Building a Tech firm - My view - Please advise

Hi everyone, 
I'm in the beginning stage of building a tech firm I believe to make sense. 

The fundamentals behind the actual tech product: 

The product would be a Business to Consumer type product. 

The core product would cost $40k to build + $X for the actual software. 

Thus I'm assuming around $70K of capital to get it started, for which I plan on using my personal capital to do so. 

$70K broken down:

  • Product (excluding software) - $40K

  • Consultant fee, lawyer fee, Patenting, and other biz setup related fees = $5 - $15K

  • Marketing and Sales - $12-$24K 

  • The current market is insanely fragmented to the point where there's not even 1 publicly traded firm in this space. A LOT of mom-&-pop owners operate this product. 
  • The market serves the general mass and is a semi-essential product. Thus, even in COVID people will need this service done. 
  • The tech will create a cheaper, faster, transparent way of doing the job that is currently being done the old way since the 1800s. 
  • The industry maintains a median profit margin of 6%-8%

  • From my analysis, the tech product can be profitable after the first 3 months and would maintain around 15% margins. 

Worst , Median, and Best Case Scenarios

In my fundamental research so far I see:

Note: I used comparable firms in similar industries to come with this values 

a) At the very least the biz would stagnate around a $10m valuation (profitable) after 3-5 yrs of working on it. 

b) Median case is: I think this platform can reach $100m valuation (profitable) in 5yrs 

c) Best case is well... the Unicorn level in <10yrs.

About me: 
I am not a super risky guy, for me to believe in something  I need to do enough research and have enough fundamental understanding on it. Which is why my plan below would take 1-6 months to complete. 

  • I'm currently a PE and RE Investor and Broker. 
    My cash account is currently $250K 

Age - 24

I am thinking of building it out like this: 

Pat 1:

a) Speak to 100 - 250 potential customers and find out if there's demand for my product. 
    Currently spoke to about 10 ppl (7 of them want the product). 

b) Speak to biz consultants and pay their fee to help me establish a working model and viability of the product. 
Costs around $5k     

    Why this? Because although I should be getting 10% of the population for an accurate statistical conclusion, I can't call 1 million ppl...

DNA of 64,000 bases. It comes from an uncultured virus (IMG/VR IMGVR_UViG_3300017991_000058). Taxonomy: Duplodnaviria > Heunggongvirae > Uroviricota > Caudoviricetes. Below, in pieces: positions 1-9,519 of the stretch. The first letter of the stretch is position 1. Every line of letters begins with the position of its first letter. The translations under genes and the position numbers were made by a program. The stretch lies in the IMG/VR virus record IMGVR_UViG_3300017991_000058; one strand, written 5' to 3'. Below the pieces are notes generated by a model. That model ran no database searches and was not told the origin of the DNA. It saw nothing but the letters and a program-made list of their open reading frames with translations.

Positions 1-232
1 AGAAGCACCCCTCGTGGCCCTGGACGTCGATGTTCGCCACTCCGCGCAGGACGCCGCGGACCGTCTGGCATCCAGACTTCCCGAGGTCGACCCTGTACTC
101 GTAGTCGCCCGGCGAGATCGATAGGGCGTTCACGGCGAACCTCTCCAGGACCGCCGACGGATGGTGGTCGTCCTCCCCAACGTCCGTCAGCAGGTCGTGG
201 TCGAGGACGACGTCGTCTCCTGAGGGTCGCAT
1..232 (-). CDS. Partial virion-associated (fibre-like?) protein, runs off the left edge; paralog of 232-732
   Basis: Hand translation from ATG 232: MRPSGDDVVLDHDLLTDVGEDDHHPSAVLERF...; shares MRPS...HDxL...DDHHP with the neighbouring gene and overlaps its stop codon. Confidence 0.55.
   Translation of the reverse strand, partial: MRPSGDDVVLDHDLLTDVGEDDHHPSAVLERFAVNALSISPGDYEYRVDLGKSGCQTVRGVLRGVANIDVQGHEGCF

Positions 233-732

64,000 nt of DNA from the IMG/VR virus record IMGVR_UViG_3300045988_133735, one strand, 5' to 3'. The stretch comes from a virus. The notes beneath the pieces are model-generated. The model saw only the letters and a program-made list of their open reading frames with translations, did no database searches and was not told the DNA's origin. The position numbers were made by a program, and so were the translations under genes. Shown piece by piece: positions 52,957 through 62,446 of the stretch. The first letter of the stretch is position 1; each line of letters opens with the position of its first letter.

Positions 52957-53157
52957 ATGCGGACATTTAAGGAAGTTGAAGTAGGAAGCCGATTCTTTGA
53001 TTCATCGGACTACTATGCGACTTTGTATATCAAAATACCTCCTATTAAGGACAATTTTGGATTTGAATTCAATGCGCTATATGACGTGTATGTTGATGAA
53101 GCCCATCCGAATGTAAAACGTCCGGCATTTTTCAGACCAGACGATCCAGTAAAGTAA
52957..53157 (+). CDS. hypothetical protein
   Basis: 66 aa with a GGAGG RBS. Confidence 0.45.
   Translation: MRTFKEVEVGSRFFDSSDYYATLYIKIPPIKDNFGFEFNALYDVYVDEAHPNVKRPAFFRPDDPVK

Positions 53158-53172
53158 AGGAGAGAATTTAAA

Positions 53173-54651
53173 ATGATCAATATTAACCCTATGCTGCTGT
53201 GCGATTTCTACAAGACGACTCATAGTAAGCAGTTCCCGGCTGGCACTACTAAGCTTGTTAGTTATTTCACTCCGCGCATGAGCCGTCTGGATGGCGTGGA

Part 2: Speak to potential partners. People from Consulting, PE, or ex-CEO's who have at least 2-4 yrs of experience. 

Part 3: Hang out, work on other projects (non business related) to test the relationship 

Part 4: Once we established a relationship, we enter into a partnership. 

Part 5: Rework the business model, speak to suppliers, get pricing quotes, and speak to software engineers 

Part 6: Hang with the engineer till we establish a relationship and then partner up. 

Part 7: Once all 3 have established a partnership, we start to create the product and a strong MVP. 

Part 8: We continue gaining customers (via marketing and etc) while improving the product. 

Part 9: After about 6 mons to 1yr we'll re-evaluate the business model to see if its worth pursing even more and if so, we start raising VC funds. 

Part 10: Go from here and see what happens. 

Am I missing something? Any inputs would be much appreciated

What kind of equity should I expect? I'm assuming somewhere around 40% ??? 

Comments (9)

Most Helpful
Mar 5, 2022 - 10:47am
acardboardmonkey, what's your opinion? Comment below:

Without knowing the details it is hard, but I'd say reach out to some tech VCs. There is always a chance you're missing a reason as to why someone hasn't rolled up a bunch of these, or some barrier to scale. I know in tech these greenfield opportunities exist though, so I'm excited for you! It's just always good to chat with investors in the tech space, because I've met with a lot of companies that think they found something unique, but there are actually a shit ton of random seed stage companies also doing this. And you wouldn't know unless you were a buyside person looking at seed level investments

  • Principal in RE - Comm
Mar 7, 2022 - 10:07pm

From my understanding, many Hedge funds are outcompeting the mid-market VC firms because of how they run their investments.

Wouldn't you say its wiser to go for Hedge funds who are investing in seed-round startups? 

This may be a not so wise question but, 
If i speak to multiple VC funds about my startup, won't they think they can do it themselves without me? 
I know of some people who try to get an NDA signed but I heard many times over its not wise. 

Mar 7, 2022 - 10:29pm
acardboardmonkey, what's your opinion? Comment below:

If you're just looking for capital, sure. But hedge funds historically aren't known for adding value after they're on your cap table.

As for stealing your idea, hopefully you have enough competitive advantage for that to not be the case! But tbh it's highly unlikely that would happen.

Also, don't ask for them to sign an NDA haha. For an early stage investment that just isn't done when first chatting. It's as taboo as using a banker for a seed deal

  • Analyst 1 in PE - LBOs
Mar 7, 2022 - 9:21pm

Unless you're worried about losing equity, could be worth talking to some pre-seed VC funds so that you don't have to shell out the $70k yourself. Tons of money flowing these days.

  • Principal in RE - Comm
Mar 7, 2022 - 10:04pm

Yes, Equity is of major concern and I'm ok with shelling out the $70k 

My other concern was, 
If I speak to multiple pre-seed VC funds, wouldn't they think to themselves, we can do this and don't need him? 
I'm not familiar with VC as I'm in the LBO/RE space 

Mar 11, 2022 - 12:28pm
KermitDFrog, what's your opinion? Comment below:

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